The word “Cuba” has been on everyone’s lips for the past several years, even if you were legally able to visit the island before Barack Obama made it easier for Americans to go there. Images and stories from Cuba have likewise lit up the web and social media, from selfies along the Malecón in Havana, to tales of cigar smoking in Viñales, to firsthand accounts of beaches that are so-much-prettier than tourist-infested Varadero.
One thing you don’t seem to hear a lot about, at least not in my experience, are human stories from Cuba. I know my trip to Cuba wouldn’t have meant very much without all the people who helped guide my way, so I thought I’d devote the new few paragraphs to illustrating the country in terms of my interactions with them.
Dora and I have been all over the world—and, thus, through everything—together, so when I succumbed to a surprise bout of food poisoning our last night in Cuba, I didn’t have to pretend I wasn’t being turned inside out. And she didn’t either, when it became clear that she too had fallen victim to our ill-advised decision to eat seafood at an unvetted restaurant in the eastern part of the country the night before.
Cuba can be as frustrating as it is fulfilling, from long transit times, to scams and hustlers and yes, dietary difficulties. Traveling with someone who won’t run away when you lose your cool (or your lunch, as it were) is nothing short of essential.
One aspect of traveling in Cuba that can be both fulfilling and frustrating is the extent to which things don’t go to plan. After Dora and I arrived in Viñales, for example, we walked down a dirt path toward what we assumed would be a slew of unattended tobacco fields—photo shoot time! Instead, we encountered a tobacco farmer named Domingo, who was an even more interesting character than his weathered face suggested he might be.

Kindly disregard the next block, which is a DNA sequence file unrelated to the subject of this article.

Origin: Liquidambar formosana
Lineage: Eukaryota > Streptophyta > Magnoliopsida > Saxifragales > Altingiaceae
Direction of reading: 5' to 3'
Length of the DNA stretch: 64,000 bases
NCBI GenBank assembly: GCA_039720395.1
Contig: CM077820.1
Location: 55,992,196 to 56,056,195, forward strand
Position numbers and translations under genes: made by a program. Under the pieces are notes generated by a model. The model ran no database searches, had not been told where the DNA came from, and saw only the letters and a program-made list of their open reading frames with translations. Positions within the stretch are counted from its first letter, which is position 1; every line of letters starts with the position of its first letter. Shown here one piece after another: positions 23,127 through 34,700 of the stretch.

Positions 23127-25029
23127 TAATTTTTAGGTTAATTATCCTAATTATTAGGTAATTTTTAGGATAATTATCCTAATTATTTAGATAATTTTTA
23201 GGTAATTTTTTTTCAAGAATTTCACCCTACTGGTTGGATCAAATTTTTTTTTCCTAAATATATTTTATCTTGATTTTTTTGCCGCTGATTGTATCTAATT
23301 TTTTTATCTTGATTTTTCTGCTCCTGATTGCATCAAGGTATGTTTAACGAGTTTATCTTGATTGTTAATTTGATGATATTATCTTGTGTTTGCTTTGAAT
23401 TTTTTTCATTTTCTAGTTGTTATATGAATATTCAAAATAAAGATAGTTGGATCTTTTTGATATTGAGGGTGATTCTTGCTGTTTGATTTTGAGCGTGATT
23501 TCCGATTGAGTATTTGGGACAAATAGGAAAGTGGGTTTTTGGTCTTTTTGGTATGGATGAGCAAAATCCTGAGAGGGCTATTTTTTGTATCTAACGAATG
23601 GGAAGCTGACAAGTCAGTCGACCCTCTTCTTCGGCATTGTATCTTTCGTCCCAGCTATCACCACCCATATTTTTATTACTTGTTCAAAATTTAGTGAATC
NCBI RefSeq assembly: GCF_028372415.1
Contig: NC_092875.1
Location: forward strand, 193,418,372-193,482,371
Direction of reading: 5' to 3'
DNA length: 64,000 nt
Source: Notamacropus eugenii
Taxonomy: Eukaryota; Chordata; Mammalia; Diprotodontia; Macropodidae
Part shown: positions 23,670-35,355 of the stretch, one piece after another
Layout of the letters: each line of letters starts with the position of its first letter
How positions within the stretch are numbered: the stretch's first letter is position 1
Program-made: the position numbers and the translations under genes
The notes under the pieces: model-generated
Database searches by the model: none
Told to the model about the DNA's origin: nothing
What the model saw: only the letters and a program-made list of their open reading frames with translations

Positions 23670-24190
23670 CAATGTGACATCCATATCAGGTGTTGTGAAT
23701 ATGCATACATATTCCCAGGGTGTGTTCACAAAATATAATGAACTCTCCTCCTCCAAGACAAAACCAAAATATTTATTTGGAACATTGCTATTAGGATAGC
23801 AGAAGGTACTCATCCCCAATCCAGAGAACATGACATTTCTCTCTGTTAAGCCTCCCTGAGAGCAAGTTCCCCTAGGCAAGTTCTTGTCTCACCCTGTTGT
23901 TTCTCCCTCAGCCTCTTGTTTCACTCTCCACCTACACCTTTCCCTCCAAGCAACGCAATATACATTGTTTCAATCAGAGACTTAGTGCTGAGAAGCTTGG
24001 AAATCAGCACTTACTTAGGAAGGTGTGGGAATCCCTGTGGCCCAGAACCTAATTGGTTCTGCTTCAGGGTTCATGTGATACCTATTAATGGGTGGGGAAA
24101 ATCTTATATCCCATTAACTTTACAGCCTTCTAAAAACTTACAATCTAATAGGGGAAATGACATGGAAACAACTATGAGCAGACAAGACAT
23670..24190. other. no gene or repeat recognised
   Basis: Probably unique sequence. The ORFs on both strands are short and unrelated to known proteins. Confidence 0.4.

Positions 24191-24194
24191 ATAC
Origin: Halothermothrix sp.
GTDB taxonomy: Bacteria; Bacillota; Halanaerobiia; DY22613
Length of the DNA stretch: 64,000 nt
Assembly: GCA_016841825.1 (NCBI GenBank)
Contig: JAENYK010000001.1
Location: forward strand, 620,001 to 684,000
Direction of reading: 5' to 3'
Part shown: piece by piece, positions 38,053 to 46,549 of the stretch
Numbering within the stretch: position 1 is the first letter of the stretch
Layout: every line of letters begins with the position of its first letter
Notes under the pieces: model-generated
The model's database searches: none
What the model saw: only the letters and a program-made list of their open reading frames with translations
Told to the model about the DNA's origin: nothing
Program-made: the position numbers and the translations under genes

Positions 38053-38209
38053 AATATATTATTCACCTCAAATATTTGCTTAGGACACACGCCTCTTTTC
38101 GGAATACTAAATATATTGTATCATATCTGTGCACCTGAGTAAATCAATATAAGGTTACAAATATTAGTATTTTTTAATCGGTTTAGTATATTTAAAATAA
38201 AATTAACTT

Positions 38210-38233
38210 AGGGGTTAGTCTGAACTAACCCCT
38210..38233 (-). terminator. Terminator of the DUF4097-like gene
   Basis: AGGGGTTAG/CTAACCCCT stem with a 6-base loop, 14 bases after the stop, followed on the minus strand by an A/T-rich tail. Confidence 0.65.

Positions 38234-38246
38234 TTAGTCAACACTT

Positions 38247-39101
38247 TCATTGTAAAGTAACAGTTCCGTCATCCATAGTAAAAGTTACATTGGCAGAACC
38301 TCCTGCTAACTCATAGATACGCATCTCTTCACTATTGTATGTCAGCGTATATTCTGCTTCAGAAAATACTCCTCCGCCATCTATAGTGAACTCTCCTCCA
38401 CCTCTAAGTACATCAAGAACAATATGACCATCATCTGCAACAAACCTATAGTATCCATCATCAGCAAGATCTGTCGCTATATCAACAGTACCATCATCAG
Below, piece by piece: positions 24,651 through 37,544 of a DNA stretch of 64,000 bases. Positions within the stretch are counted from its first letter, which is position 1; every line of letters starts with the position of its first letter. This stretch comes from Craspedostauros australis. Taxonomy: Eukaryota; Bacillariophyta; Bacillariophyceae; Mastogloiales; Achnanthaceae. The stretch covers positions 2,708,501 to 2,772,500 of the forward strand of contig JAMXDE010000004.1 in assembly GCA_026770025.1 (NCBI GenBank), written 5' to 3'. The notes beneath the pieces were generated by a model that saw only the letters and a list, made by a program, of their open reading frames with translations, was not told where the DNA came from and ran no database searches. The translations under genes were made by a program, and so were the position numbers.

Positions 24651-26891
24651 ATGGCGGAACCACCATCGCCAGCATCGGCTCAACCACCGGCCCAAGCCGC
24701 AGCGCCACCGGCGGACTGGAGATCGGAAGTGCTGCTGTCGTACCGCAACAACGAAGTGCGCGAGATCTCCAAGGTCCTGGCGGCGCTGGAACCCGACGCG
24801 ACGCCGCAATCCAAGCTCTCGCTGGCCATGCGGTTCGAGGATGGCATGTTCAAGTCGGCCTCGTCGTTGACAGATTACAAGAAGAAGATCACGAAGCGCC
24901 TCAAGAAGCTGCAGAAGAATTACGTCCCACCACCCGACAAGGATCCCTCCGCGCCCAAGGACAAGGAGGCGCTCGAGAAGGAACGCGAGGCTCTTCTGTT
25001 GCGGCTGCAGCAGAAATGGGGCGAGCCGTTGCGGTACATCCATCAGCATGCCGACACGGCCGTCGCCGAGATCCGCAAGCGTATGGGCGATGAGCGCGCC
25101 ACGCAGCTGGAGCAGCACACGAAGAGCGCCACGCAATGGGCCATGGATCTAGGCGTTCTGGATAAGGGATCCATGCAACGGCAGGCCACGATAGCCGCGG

Interesting, and sweet. Domingo not only invited us into his home for coffee (which, of course, he grew himself), but took us into the countryside by horseback the next day to give us a look into the process of tobacco production. I’ve sent several of my blog readers to see him since, and he’s been kind to every one of them, although he’s frequently expressed that he wants Dora and I to come back.
Dora, me and Chanel—Domingo really seemed to take a liking to Chanel. It’s not difficult to see why, and no, I’m not talking about her beautiful face. Chanel is a funny, intelligent, interesting person, something I finally got to see in person in Cuba, after being a fan of her Cultural Xplorer blog for years.
Not that this was planned. Rather, as Dora and I were waiting for our flight to Havana in Cancún, a fellow passenger (who turned out to be Chanel) called out to me, and asked if I was “Robert the blogger.” Serendipity makes every situation better, and being able to explore the culture of Havana and Viñales with Chanel improved my trip to Cuba in immeasurable ways.
Speaking of people who improved my trip, Lourdes deserves a lot of credit in that regard. The owner of a lovely guest house in Old Havana, Lourdes not only helped Dora and I create the perfect Cuba itinerary, but called ahead to various casas particulares in the cities we planned to visit to reserve them in advance. (Internet connectivity in Cuba was even worse then than it is now, so this was huge for us.)
I’ve put many of my readers in touch with Lourdes in advance of their own trips to Cuba, and while they haven’t always been able to stay in her beautiful, colonial-style home (it’s often fully-booked, which is not surprising if you take a look at it), she’s always lent her assistance when possible, giving travelers a taste of Cuban hospitality before they even arrive on the island!
I’ve technically always been able to visit Cuba legally, at least since I started my blog. Without the leadership of President Barack Obama and his commitment to breaking down barriers, however, Cuba would’ve never been on my radar, to say nothing of how difficult it would’ve been for Dora to join me. As the new American president readies his tiny hands to turn back the clock on U.S.-Cuba relations, I remain grateful to #44 for all the bridges his administration built between the two nations.